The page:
‘The Goldfish’ is another beautiful miniature by Miss Hills, in which her treatment of the bright golden tresses of a girl, her gown and the illusive tones of the background, denote the artist to be a colorist of the first rank.

The Mentor on Laura Coombs Hills’s “The Goldfish”

Additional Miniature – Girl With a Green Shawl by Helen M. Turner

The Mentor includes many fine miniatures and facts in its January 1917 issue. One of the miniatures that struck me after viewing Persis was a work by Helen M. Turner of a girl in a green shawl.

A black and white picture of a miniature painting by Helen M. Thomas of a girl in a green shawl, clipped from the January 15, 1917 edition of The Mentor magazine.
Miniature by Helen M. Turner, clipped from The Mentor

The Mentor does not include a profile of Ms. Turner, but she was a contemporary of Ms. Hills, living from 1858-1958. She was born in Kentucky but moved with her family to Louisiana in the aftermath of the Civil War. She relocated to New York in 1895, where she lived until returning to Louisiana in 1920.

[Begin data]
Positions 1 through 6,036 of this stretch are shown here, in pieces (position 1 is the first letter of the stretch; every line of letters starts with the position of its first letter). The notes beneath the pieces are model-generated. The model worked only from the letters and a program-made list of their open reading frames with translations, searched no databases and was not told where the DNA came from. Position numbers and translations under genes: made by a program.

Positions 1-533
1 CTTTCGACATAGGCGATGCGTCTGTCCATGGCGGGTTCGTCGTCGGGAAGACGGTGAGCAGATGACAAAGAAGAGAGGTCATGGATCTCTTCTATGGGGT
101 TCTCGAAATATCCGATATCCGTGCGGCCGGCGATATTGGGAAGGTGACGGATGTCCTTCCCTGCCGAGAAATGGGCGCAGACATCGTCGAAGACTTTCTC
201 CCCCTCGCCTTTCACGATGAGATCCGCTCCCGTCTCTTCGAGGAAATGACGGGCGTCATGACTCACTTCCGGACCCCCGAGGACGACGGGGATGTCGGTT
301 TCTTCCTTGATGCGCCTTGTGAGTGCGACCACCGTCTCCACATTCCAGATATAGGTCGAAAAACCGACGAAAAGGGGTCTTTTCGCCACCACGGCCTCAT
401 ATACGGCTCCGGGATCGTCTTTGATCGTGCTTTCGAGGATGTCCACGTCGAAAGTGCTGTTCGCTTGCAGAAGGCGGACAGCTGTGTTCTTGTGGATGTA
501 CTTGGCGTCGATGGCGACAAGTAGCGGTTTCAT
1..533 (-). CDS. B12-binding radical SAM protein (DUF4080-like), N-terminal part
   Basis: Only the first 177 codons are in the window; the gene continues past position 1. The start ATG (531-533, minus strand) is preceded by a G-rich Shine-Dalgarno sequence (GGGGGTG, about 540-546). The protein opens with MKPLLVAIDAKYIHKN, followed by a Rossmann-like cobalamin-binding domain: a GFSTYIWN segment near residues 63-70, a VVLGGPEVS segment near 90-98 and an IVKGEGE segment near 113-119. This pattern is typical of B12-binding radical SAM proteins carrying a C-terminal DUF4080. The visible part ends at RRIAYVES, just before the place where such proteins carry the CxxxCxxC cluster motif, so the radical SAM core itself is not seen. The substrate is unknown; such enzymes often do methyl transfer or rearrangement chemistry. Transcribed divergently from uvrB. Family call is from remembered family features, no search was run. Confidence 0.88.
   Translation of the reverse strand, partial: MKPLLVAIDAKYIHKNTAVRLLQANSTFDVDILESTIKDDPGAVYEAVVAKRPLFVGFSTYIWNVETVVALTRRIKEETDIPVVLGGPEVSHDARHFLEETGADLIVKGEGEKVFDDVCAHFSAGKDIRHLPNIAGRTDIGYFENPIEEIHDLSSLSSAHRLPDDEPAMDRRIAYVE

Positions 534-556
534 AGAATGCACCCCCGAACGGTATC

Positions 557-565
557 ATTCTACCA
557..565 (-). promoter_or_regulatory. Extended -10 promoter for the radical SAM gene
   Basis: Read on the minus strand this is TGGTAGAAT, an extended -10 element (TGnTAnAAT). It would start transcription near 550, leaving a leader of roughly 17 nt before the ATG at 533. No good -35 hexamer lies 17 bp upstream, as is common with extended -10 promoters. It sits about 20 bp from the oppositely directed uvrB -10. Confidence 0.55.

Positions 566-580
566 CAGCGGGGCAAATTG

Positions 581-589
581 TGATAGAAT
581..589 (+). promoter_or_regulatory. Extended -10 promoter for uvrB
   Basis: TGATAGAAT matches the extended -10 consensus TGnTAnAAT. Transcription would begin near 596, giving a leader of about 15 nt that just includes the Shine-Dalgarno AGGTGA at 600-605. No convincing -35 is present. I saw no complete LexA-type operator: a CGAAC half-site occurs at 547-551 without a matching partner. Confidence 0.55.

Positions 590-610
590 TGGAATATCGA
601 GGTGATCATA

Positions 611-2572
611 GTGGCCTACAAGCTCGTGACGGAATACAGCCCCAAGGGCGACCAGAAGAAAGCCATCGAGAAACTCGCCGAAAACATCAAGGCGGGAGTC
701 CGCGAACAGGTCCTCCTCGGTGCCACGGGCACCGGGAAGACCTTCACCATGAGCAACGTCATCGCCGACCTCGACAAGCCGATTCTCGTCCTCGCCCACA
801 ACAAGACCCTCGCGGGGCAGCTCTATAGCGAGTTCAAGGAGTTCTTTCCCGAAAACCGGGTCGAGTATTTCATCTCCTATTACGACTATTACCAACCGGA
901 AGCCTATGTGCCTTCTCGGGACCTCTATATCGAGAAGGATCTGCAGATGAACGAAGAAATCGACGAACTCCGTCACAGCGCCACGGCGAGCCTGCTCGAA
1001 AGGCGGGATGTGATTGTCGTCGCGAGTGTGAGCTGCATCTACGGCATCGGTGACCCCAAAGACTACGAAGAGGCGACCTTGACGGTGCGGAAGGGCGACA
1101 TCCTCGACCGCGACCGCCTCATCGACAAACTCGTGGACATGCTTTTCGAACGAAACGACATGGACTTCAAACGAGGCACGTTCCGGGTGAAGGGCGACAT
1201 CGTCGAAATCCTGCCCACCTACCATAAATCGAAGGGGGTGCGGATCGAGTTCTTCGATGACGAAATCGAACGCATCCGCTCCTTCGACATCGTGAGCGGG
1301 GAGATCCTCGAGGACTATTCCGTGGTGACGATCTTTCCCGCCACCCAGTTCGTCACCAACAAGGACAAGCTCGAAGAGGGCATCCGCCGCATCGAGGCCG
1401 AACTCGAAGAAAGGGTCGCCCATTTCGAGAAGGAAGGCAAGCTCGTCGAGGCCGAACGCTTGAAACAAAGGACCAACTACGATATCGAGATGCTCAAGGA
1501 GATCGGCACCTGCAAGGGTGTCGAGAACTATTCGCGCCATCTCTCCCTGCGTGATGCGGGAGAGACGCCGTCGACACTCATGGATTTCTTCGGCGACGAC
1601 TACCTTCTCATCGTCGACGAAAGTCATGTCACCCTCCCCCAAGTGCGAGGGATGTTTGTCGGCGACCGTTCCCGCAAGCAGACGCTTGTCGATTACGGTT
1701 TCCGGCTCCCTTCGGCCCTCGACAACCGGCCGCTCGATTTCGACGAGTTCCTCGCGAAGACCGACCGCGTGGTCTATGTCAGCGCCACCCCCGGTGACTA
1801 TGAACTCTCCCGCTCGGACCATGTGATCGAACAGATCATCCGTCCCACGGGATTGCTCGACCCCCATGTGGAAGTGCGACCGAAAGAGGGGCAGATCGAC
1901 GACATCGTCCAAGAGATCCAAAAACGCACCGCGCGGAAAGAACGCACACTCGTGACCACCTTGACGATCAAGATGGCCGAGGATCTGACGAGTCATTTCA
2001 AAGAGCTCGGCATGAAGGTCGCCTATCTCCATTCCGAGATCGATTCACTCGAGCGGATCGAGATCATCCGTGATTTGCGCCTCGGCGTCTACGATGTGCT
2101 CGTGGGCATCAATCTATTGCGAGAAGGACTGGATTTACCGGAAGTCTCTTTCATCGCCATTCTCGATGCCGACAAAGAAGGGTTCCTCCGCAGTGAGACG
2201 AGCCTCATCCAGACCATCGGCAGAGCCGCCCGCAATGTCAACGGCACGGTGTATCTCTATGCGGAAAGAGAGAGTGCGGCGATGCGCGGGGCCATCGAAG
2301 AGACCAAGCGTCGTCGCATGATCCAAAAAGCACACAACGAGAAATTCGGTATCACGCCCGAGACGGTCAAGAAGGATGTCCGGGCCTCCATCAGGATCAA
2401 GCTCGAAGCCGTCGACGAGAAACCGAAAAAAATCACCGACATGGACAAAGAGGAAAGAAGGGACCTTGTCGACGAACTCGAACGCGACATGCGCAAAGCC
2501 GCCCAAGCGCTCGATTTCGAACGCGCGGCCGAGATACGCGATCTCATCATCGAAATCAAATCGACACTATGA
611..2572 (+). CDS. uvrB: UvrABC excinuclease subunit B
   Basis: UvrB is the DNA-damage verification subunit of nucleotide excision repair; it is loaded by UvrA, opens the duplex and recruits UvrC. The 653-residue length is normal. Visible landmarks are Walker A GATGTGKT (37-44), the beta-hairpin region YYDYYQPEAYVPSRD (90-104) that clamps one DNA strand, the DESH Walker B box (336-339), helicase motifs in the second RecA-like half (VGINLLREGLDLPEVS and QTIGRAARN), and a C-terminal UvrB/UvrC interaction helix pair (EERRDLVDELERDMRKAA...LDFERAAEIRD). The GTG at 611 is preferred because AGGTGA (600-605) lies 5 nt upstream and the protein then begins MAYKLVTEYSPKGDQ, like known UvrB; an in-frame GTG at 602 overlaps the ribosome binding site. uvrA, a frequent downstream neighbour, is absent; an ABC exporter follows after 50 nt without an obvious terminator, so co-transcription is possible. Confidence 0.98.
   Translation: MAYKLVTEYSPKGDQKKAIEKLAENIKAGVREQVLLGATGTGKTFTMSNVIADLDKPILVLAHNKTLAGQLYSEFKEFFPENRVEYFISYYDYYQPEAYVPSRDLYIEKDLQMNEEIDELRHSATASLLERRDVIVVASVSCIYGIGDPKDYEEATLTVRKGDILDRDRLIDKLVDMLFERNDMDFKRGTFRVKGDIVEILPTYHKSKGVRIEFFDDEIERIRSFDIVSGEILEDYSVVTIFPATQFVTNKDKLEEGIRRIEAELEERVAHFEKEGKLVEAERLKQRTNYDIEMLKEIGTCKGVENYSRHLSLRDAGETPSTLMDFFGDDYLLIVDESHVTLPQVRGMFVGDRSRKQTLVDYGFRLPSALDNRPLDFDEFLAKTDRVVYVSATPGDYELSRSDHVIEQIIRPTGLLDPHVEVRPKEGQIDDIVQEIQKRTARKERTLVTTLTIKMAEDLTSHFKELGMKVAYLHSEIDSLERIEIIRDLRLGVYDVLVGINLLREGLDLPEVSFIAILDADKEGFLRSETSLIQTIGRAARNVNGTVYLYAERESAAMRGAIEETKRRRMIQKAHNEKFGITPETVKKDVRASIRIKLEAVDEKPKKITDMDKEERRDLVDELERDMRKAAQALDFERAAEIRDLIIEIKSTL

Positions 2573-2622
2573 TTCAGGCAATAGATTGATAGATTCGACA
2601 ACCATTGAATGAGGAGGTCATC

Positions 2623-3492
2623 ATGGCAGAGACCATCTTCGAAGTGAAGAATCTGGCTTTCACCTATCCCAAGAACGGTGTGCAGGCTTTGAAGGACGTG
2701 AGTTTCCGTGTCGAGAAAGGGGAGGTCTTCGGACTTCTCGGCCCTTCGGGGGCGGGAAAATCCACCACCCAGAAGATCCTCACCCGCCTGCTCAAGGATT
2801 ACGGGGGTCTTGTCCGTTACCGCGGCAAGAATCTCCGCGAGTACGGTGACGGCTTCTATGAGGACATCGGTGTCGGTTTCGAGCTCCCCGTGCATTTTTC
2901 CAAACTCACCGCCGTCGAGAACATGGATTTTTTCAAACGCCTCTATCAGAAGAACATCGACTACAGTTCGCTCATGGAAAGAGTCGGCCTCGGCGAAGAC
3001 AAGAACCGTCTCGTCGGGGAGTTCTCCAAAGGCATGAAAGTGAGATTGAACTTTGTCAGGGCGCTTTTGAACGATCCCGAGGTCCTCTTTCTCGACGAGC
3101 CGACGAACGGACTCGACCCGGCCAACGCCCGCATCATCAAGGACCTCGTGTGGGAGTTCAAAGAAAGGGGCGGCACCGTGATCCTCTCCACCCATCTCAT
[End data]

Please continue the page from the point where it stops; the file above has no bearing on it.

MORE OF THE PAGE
The Mentor does not include commentary on Ms. Turner’s painting of a young lady in a green shawl, but it is quite pretty in black and white. It is even prettier in color, with special attention being owed to Ms. Turner’s intricate depiction of her subject’s eyes.

A Miniature Conclusion (Pun Intended)

I had never heard of The Mentor before discovering it shortly before writing the instant content. It seems like an interesting magazine – fully devoting each issue to one subject of interest or another. This issue provided a sort of time capsule, showing some views of the preeminent American miniature painters of the day. Perhaps I will turn to The Mentor again in the future for content on some miscellaneous subject or another. If you enjoyed the aesthetic works of Ms. Hills and Ms. Turner as I did, there are plenty of depictions of their miniatures available online and in artbooks.